Breast Screening 101: What to Expect During a Mammogram

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You’ve scheduled your mammogram – great work! Here’s information on what to expect during your visit.


Women at average risk for developing breast cancer should begin getting annual mammograms at age 40, and earlier if breast cancer runs in their family. If there is a history of breast cancer in a first-degree relative (i.e. your mother, sister, or grandmother), then you should begin screening 10 years prior to their age at diagnosis or at age 40, whichever comes first.

If there is a history of breast cancer in a first-degree relative, then you should begin screening 10 years prior to their age at diagnosis or at age 40.


When you arrive at the breast center, you’ll check in at the front desk and will be asked for your insurance card if you have one. Before the exam, you’ll be asked to change into a medical gown. The technologist will place radiodense stickers on your skin on top of any moles, scars, or raised skin lesions so the radiologist is aware of them while interpreting your images. This does not hurt at all. It is also important to provide the technologist with your medical history especially pertaining to your breasts.


A mammogram machine is a tall standing structure that uses X-rays to image the breast tissue. The technologist will position your breasts in the mammogram machine and apply compression. The pressure can feel somewhat uncomfortable at first, but you are only required to be in compression for a few seconds at a time while the images are taken. Compression is important because it decreases the radiation dose to the patient and decreases the time to obtain the images.


Once you are in an optimal position, the technologist will leave the room. She will then take multiple images from behind a glass wall. The radiation in a mammogram is very minimal and nearly inconsequential to each patient, however, because the technologist performs this process on many patients throughout the day, she needs to protect herself from the exposure. Once the images are done, your exam is complete.


After the images are taken, your mammogram will be interpreted by a radiologist who will generate a report with the results. The results will include a finding of any new or dominant masses, asymmetries, or calcifications. If a mammogram is completely clear and has no findings to report, that is considered a BI-RADS category 1 or negative. If there are findings to report that are stable or do not require a further evaluation, then it is reported as a category 2 or benign. If there is a finding that needs further evaluation or workup, then it is reported as category 0 for further evaluation.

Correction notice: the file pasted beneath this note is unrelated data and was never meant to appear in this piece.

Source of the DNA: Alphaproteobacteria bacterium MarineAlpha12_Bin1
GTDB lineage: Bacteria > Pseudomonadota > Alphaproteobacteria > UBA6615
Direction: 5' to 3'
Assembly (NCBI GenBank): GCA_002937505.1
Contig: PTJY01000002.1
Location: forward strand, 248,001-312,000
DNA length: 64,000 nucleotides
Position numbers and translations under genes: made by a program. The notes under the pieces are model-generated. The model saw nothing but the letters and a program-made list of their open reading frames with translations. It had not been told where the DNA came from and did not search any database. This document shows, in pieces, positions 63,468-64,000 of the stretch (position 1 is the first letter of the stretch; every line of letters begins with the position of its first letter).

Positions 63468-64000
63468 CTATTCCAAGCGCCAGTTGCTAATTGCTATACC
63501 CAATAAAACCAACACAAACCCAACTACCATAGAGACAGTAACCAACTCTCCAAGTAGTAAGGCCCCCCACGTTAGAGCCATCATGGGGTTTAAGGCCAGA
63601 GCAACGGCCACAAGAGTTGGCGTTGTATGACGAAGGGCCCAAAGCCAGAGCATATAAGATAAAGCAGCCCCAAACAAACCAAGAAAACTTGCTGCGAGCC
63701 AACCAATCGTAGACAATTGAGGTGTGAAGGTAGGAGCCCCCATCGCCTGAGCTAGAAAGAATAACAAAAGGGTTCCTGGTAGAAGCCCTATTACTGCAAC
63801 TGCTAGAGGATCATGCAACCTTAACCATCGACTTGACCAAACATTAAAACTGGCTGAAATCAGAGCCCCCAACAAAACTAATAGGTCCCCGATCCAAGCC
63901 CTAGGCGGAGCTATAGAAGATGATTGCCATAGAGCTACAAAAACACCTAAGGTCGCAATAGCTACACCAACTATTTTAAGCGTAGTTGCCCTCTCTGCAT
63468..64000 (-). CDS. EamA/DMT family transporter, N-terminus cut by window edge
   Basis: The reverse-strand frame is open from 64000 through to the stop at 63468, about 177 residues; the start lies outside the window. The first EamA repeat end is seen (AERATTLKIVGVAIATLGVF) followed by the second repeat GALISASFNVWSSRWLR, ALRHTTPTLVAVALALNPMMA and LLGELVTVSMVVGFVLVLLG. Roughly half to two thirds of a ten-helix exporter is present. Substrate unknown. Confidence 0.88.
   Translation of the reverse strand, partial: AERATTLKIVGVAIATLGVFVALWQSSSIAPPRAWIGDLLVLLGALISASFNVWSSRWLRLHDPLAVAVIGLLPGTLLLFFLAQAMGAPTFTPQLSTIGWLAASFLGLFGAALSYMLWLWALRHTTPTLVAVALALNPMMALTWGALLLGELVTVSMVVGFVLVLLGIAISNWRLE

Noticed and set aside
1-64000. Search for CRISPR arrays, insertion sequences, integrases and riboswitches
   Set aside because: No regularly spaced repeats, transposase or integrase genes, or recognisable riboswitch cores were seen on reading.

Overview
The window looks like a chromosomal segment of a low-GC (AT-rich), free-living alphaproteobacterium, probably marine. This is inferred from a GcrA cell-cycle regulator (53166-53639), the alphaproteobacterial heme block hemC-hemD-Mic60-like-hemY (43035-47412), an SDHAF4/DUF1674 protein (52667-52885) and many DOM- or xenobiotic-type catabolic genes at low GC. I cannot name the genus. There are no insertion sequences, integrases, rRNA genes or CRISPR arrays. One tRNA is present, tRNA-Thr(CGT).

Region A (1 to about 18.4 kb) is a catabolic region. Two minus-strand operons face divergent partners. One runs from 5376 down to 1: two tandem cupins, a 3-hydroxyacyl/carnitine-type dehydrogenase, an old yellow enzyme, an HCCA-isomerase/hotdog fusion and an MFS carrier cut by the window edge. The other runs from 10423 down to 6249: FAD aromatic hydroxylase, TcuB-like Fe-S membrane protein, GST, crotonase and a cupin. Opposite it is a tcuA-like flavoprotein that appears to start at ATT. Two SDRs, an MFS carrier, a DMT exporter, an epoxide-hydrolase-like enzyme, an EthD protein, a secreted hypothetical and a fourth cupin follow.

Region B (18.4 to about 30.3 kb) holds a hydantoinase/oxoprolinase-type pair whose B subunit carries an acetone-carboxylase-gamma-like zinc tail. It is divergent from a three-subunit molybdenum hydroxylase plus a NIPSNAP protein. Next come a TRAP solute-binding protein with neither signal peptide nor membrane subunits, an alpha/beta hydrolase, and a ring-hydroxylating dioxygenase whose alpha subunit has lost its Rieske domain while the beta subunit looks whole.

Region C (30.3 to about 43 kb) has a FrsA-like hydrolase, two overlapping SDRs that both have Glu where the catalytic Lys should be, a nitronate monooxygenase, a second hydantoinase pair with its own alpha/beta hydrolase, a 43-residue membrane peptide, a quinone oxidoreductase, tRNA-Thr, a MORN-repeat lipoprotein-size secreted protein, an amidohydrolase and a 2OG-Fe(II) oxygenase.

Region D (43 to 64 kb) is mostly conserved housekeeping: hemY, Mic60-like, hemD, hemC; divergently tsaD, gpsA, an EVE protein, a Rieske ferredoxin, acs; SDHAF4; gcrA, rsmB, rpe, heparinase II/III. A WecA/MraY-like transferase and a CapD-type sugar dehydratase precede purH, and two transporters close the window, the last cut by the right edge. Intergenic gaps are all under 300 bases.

The radiologist interpreting your images will also evaluate breast density. Breast density is the amount of connective tissue (or fibrous tissue) versus fatty tissue in your breasts. There are four categories of breast density, ranging from category A (fatty or not dense) to D (extremely dense). On the mammogram, the fibrous breast tissue appears gray or white, and fatty tissue appears black or dark gray. The four categories of breast density are:

  1. Almost entirely fatty
  2. Scattered fibroglandular density
  3. Heterogeneously dense
  4. Extremely dense

The sensitivity of mammograms decreases with increasing breast density. Therefore, supplemental screening with ultrasound or MRI should be considered in those with a category 3 or 4 breast density. After the test, you’ll receive a report in the mail within 30 days or uploaded to your medical portal. The doctor who ordered the mammogram will also receive a copy of the same report. The report will often include information about your breast density, based on your mammogram images. Make sure to learn your breast density and if you have dense breasts, request an ultrasound in addition to your mammogram.


It is very important to keep up with yearly screening exams to maximize your chances of finding cancer early – when it’s most treatable and survival rates are the highest. The most helpful tool for a radiologist when evaluating your mammogram is comparison to prior exams. If you have prior examinations from an outside institution, it is highly recommended to obtain those studies for comparison.

Remember: Annual mammograms are the key to saving lives.

Learn more about defeating breast cancer at The Brem Foundation.

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